Gossip and lies: 4 steps to shutting down the fire station rumor mill
Allowing gossip to spread in the fire service creates an atmosphere of distrust
By Linda Willing
There have been at least three recent lawsuits filed against fire departments that cite false rumors as a form of illegal workplace harassment. In all three cases, the targets of the rumors were female emergency responders, but in two cases, male firefighters were also plaintiffs, saying that they had been retaliated against for standing up for the target of the rumors.
False rumors and malicious gossip are among the easiest ways to harass or bully someone. All you have to do is identify a person who is in some way vulnerable, make up a tantalizing story about that person, tell a few key people, and then wait for the rumor mill to do its job.
Gossip in itself is not necessarily a bad thing. It is normal for people who work and live closely with one another to be interested in the personal lives of their coworkers. Good gossip can involve passing along positive news about a coworker’s family, for example, that a firefighter’s daughter was recently accepted to college, or that another was thinking about adopting a child. Such news-sharing might also include a funny story that a coworker shared about a vacation trip, or speculation on who might be taking the next promotional exam.
Malicious rumors vs. positive gossip
This kind of talk is technically gossip, because it involves talking second-hand about someone who is not present, but it is very different from the type of behavior that is cited in the recently filed lawsuits.
In these complaints, plaintiffs say that they were intimidated at work by false stories about their sexual activity. Male firefighters are sometimes implicated in these stories as well, especially if they appear to be allies to the women targeted.
Malicious rumors can create an atmosphere of distrust that can rot an organization from the inside out. Since it is very difficult to identify who actually started the rumor, everyone is both suspect and unaccountable.
Good leaders know that gossip and rumors can never be eradicated, but they can be managed. What are some of the ways everyone in the organization, from the top down, can do to minimize the negative effects of the rumor mill?
- First, don’t pass it on. If you hear a story about someone that seems suspect, or which is just irrelevant to you personally or your organization’s operations, then simply let that story stop with you. This is the lowest level of response to malicious gossip, but it can be quite effective if enough people do it.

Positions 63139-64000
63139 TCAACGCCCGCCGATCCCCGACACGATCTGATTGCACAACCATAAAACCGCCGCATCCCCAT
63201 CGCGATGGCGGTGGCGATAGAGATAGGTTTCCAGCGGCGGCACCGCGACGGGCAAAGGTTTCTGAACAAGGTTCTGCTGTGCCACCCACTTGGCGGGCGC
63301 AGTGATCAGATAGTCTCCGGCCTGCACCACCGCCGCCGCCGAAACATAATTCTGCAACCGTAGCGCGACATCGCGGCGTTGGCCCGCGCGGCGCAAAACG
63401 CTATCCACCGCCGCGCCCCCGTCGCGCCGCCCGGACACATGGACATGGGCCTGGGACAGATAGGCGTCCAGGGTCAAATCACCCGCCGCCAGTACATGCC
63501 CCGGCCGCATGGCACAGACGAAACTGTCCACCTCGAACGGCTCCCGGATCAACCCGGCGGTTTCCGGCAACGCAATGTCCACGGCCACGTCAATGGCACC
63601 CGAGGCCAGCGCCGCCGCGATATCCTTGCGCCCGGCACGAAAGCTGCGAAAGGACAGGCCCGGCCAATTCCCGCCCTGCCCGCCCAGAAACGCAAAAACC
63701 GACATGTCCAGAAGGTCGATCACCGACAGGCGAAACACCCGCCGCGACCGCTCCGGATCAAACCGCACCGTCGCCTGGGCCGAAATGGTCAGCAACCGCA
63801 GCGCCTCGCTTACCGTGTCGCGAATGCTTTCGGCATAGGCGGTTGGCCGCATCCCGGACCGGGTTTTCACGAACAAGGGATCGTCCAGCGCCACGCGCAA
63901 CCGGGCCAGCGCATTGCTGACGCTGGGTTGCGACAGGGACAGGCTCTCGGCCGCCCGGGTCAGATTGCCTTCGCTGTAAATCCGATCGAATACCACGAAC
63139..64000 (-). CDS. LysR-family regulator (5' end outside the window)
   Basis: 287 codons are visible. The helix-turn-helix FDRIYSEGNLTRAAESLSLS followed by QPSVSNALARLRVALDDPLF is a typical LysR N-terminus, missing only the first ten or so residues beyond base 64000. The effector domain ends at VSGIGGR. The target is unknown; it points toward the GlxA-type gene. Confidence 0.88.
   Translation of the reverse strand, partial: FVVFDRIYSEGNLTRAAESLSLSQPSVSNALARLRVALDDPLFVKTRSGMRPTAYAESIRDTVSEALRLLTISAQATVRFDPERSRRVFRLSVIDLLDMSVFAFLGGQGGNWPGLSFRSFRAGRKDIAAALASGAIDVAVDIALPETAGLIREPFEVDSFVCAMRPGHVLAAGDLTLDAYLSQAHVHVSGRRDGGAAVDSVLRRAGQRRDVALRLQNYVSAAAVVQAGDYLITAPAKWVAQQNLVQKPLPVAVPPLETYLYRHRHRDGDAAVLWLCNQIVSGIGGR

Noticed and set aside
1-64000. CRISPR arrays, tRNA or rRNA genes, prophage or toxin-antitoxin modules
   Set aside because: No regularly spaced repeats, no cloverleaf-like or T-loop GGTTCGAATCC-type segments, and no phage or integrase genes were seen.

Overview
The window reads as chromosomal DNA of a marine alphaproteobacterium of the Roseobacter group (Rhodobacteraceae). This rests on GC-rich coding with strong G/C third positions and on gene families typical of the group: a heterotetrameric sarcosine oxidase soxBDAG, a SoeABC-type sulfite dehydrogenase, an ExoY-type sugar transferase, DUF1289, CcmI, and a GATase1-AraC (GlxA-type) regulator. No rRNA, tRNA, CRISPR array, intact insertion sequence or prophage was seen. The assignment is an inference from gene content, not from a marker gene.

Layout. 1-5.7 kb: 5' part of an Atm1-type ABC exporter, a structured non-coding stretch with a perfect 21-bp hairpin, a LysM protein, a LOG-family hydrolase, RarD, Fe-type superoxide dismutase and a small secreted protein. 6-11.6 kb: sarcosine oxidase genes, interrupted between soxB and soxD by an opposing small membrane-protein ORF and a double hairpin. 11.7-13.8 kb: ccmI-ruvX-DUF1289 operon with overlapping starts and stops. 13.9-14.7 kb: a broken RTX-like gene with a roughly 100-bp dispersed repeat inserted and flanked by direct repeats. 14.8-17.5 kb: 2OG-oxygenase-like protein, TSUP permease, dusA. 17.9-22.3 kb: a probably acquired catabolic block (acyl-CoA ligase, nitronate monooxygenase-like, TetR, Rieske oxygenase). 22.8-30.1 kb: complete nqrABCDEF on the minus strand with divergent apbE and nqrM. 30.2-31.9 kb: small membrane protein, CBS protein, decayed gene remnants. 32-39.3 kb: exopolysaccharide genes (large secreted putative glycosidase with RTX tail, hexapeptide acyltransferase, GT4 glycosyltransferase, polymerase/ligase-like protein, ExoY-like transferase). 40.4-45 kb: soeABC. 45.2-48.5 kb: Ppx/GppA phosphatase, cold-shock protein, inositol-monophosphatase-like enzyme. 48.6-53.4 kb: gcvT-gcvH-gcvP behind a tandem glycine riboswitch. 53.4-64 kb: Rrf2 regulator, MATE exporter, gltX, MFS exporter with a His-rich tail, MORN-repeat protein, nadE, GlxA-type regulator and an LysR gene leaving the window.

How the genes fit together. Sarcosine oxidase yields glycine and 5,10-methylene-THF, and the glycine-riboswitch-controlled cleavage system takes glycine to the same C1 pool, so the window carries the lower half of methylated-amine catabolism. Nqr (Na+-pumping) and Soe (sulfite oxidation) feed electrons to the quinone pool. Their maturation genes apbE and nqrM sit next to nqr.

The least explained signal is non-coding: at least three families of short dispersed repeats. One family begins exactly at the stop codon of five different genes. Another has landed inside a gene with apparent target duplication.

- Second, you can ask for verification. Who told you that? How do you know it to be true? Asking for sources is also a good way to tamp down escalating online frenzy for a topic. This request does not have to be confrontational. For example, if someone is spreading a rumor online about a news event, you can say, “I’m interested in learning more about that. Can you point me to your source on this?”
- Third, you can make a statement. This can be as simple as saying, “I’m not interested in that.” You can go further and say, “I don’t want to hear that. It’s not appropriate.” In my department, there was a senior engineer who everyone respected and many feared. He was a tough guy and set high standards for those who worked with him, but once you won his respect, his loyalty was unwavering. I remember walking into a room when a couple firefighters were sharing negative gossip about a coworker, and this engineer looked them in the eye and said, “You don’t know what the hell you’re talking about.” (His language was actually stronger.) It had the immediate effect of shutting them down.
- Finally, you can hold others accountable for what they say and do. You can do this one-on-one by asking questions like, “If you don’t personally know that to be true, why are you repeating it? Are you willing to be responsible for the harm that kind of statement could cause?” You can also use existing chain-of-command systems to report patterns of malicious gossip and rumors.
Some people think rumors are harmless and that those who object to them are being too sensitive. It is unlikely that those people have ever been the target of a focused gossip and smear campaign. Malicious gossip and rumors can be a form of illegal workplace harassment, and individuals and organizations can be held accountable as such. But more importantly, organizations that tolerate or encourage the rumor mill to flourish undermine the trust, commitment and best efforts of their members. And this is bad for everyone.